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Forest Dark

Forest Dark

Blurb

Eliezer Friedman is a larger than life ex-literary professor with a taste for luxury so his friends and family found it difficult to understand why months before his disappearance he chooses to start giving his possessions away.

Nicole is a celebrated Jewish author currently struggling in both her work life and her home life. Hoping for a way of finding herself she flees to Tel Aviv. Whilst there she meets Epstein and he tells her he has a mysterious proposition for her.


Our Review

Forest Dark by Nicole Krauss was not what you could call an easy read. In fact, there were several points whilst reading it where I almost gave up on it but I chose to persevere.  I still can’t decide if that was a good thing or not.

Forest Dark is a book you need utter concentration for and preferably total silence. I had neither and that is probably why I struggled. Have you ever read a book that made you feel like you weren’t quite smart enough to read it? This was one of those books for me. After finishing it I felt like I didn’t quite understand the point of it but that the fault lay with me and not with the book. After speaking to others who have read it I have found I am not the only one.

Having said all this I cannot say that I disliked this book, there were times when I loved it. It was beautifully written. Nicole Krauss’ writing style reminded me of Paulo Coelho, particularly the spiritual and theological themes which were present throughout the book.

What I am trying to say is that I enjoyed it even though it was hard work to read.

In terms of the layout of the book it was peppered with various photos of places relevant to the plot. The point of view alternated between the two main characters.

Eliezer Friedman is a larger than life ex-literary professor with a taste for luxury so his friends and family found it difficult to understand why months before his disappearance he chooses to start giving his possessions away.

Nicole is a celebrated Jewish author currently struggling in both her work life and her home life. Hoping for a way of finding herself she flees to Tel Aviv. Whilst there she meets Epstein and he tells her he has a mysterious proposition for her.

At the time of his disappearance, Epstein had been living in Tel Aviv for three months. He had rented an apartment but refused to let his family inside, preferring instead to meet his family at the Hilton for breakfast.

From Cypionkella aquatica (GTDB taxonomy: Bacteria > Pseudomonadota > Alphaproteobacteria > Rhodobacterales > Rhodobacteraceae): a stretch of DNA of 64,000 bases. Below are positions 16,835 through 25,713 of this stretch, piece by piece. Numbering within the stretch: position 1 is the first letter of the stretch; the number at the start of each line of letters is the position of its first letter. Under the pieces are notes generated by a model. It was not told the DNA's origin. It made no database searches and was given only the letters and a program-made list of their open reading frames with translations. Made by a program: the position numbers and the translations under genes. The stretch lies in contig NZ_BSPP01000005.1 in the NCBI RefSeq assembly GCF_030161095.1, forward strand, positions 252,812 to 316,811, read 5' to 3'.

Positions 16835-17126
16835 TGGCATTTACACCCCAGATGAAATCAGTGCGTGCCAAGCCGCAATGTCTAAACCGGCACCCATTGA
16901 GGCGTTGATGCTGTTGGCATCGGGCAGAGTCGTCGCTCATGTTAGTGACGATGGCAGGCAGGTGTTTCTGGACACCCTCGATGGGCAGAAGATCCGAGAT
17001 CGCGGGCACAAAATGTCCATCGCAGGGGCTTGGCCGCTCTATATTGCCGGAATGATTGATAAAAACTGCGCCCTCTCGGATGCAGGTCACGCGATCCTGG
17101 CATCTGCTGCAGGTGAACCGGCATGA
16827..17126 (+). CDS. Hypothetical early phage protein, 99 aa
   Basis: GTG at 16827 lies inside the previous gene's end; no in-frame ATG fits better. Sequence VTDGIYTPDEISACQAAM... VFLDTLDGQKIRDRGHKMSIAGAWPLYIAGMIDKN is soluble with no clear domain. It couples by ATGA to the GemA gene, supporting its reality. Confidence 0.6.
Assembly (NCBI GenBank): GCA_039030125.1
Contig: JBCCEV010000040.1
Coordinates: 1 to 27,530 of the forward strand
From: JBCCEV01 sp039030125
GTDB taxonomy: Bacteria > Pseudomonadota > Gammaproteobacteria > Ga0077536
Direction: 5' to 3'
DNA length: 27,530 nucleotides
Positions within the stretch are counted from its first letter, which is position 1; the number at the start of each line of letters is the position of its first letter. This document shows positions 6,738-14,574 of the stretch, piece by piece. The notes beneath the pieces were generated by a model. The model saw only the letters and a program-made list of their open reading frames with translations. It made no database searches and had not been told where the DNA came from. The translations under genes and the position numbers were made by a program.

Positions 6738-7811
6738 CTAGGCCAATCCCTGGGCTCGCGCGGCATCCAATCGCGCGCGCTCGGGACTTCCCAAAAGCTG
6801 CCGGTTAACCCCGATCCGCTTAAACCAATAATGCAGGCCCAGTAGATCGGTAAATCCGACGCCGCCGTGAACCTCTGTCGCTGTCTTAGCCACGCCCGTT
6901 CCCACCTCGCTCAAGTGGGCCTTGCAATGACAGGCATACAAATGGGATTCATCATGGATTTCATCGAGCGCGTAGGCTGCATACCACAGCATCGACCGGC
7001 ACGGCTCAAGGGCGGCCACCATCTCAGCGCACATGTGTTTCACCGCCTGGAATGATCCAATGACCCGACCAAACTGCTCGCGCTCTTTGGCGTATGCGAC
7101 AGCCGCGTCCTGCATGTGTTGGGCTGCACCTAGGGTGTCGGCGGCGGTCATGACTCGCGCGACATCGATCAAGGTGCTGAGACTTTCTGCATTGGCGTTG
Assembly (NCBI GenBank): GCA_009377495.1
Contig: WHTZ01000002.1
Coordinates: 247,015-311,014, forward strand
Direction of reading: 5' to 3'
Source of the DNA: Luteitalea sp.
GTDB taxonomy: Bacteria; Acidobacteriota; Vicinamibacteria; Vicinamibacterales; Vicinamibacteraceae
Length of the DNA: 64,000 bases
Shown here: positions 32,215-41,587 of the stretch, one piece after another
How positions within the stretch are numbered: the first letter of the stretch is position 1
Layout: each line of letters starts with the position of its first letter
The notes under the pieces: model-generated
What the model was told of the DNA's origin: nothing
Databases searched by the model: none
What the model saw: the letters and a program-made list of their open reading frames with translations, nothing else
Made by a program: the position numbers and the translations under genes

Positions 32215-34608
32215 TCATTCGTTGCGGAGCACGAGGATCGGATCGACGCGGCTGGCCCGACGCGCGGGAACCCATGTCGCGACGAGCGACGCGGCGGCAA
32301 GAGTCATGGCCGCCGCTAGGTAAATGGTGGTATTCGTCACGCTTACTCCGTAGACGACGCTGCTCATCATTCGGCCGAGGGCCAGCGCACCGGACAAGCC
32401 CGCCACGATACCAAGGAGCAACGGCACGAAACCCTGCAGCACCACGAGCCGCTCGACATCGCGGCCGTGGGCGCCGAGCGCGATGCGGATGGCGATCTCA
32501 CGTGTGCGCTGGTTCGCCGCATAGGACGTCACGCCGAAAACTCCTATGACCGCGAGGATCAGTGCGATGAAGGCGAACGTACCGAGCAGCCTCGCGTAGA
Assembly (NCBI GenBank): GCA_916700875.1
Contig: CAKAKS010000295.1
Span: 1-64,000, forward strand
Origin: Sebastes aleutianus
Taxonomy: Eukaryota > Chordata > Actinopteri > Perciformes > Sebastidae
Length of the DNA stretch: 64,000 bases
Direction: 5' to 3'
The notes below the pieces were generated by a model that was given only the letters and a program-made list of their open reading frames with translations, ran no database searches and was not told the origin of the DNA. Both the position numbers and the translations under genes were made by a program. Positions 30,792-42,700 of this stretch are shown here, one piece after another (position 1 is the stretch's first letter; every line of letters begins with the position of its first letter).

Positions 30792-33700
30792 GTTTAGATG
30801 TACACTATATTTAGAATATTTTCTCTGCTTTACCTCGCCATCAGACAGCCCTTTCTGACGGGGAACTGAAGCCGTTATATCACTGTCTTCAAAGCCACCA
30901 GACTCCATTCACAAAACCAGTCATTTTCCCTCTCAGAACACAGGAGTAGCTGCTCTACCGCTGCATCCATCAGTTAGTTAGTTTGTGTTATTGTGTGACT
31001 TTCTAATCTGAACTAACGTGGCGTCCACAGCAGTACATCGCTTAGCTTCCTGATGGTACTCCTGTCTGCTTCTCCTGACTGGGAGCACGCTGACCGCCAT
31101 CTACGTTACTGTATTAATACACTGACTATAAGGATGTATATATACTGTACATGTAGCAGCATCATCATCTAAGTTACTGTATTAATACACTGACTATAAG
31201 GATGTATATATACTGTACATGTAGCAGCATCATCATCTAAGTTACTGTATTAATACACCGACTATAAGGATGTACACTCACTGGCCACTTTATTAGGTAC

His family noticed other changes in him in the time leading up to his disappearance.

“In those final months Epstein had become difficult to reach. No longer did his answers come hurtling back regardless of the time of day or night. If before he’d always had the last word it was because he’d never not replied. But slowly, his messages had become more and more scarce. Time expanded between them because it had expanded in him…His family and friends became accustomed to his irregular silences, and so when he failed to answer anything at all during the first week of February, no one became instantly alarmed.”

All that was found of him in the police search was his briefcase abandoned in the desert.

This quote about how his family dealt with his disappearance also sums up how I felt after finishing the book:

“Jonah, Lucie, and Maya learned things about their father that they hadn’t known. But in the end, they got no closer to finding out what he meant by it all, or what had become of him.”

Prior to his disappearance Epstein had slowly been shedding himself of his money and possessions much to the chagrin of his family and the utter bewilderment of the executor of his will. He told his family he was getting rid of everything in order to create some thinking space.

Nicole is in the process of trying to write a book when we first meet her. She is suffering extreme writing block because all she can think about is her birthplace: The Hilton hotel in Tel Aviv.

One of the things that struck me when reading this was the correlation between Nicole’s life and the author’s own, in particular, her marital breakdown.

‘I was, as I’ve said, in a difficult place in my life and my work. The things I’d allowed myself to believe in – the unassailability of love, the power of narrative, which could carry people through their lives together without divergence, the essential health of domestic life – I no longer believed in. I had lost my way.”

One of my favourite things about Nicole Krauss’ writing is the way she described Tel Aviv and made it come alive for me.

“It was Winter in Tel Aviv, and as such the city didn’t make sense, being based around the sun and the sea, a Mediterranean city up at all hours that got more frenetic the later it became. Dirty leaves and pages of old newspapers blew down the streets, and sometimes people plucked them out of the air and put them over their heads to protect themselves from the occasional rain. The apartments were all cold because they had stone floors and during the hot months, which felt interminable, it seemed absurd to imagine it could ever be cold again, so no one bothered to install central heating.”

The religious history aspects of Forest Dark I could have done without but I enjoyed reading about Kafka.

I found this a difficult book to pin down but I enjoyed it none the less and can’t say I regret the time I spent reading it.

Our Final Rating...

Our Rating

  • Currently 3.6/5

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